Inclusive design is a set of tools and principles to help organisations navigate this complex landscape, create compelling customer experiences and evoke deep brand connection.
The new Web Content Accessibility Guidelines 2.1 (WCAG 2.1) will become a W3C recommendation, which will set the new standard on web content accessibility on an international level. For the Centre for Inclusive Design (a W3C member) and other Australian organisations, this is a major milestone that will change the way that Web content accessibility and inclusive design practices are assessed going forward.
Centre for Inclusive Design’s Matthew Putland reflects on learning about accessible code, and the positive benefits it can have on web design.
The Cognitive Disability Digital Accessibility Guide was created by Media Access Australia, Centre for Inclusive Design’s predecessor, to provide guidance on how best to address accessibility-related issues for people with cognitive disability in a media context.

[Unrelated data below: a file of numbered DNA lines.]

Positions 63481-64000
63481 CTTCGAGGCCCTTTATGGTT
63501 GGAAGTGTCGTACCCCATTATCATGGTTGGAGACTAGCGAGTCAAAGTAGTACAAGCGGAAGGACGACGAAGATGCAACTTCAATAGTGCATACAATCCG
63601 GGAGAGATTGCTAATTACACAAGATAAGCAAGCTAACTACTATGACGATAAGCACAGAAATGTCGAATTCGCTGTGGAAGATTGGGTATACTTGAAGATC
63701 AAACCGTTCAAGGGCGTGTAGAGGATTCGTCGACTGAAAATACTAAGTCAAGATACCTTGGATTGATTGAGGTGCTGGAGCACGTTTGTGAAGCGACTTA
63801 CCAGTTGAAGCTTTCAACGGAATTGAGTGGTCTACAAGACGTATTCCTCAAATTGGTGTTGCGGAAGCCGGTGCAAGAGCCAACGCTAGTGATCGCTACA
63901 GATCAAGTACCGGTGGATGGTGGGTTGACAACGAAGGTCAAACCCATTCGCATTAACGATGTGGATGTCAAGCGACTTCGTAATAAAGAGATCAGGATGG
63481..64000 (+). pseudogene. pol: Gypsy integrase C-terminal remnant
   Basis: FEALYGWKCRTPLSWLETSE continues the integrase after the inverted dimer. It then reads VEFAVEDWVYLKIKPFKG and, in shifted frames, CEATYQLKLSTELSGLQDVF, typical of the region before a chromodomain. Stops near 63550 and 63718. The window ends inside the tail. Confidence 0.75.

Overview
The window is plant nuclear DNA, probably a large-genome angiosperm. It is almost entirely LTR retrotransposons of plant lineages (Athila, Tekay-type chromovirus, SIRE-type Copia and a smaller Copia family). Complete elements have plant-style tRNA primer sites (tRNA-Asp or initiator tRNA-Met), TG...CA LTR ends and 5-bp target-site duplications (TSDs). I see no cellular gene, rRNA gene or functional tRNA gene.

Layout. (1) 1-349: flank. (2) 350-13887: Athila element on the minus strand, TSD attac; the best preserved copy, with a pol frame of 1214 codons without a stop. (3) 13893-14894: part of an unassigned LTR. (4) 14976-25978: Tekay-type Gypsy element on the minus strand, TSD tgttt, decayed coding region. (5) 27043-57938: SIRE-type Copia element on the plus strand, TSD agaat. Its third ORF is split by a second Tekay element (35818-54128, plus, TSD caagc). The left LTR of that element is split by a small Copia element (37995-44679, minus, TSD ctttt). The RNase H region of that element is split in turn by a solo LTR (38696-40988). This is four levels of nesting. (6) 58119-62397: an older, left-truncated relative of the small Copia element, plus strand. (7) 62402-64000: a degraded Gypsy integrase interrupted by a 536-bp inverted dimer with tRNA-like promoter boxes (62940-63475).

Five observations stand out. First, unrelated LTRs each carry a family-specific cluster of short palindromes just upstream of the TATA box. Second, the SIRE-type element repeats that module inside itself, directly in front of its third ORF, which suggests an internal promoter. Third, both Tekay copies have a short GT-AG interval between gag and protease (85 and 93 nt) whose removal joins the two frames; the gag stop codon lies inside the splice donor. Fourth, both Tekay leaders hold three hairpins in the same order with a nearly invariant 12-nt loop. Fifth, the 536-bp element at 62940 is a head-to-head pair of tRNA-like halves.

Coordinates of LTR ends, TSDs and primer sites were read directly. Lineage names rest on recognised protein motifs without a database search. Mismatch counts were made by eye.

The assessment process provides an understanding of how advanced your organisation is by the attainment of a particular ‘Maturity Level’.
Media Access Australia is widening our scope of work and relaunching as the Centre for Inclusive Design.
An assessment of alignment with the principles of inclusive design.
Some people believe that having an accessible website means that it’s ‘live’ and you can access it from a computer or mobile device. Others think about ramps, lifts, access maps and disabled toilets for the physical location that a website…
Our full day training covers advice for content creators, designs, and developers across the Web Content Accessibility Guidelines (WCAG) 2.1.
Prof. Treviranus was joined by Dr Manisha Amin, the CEO of Centre for Inclusive Design to talk about the fourth industrial revolution, accessible work, trends, technology and policy.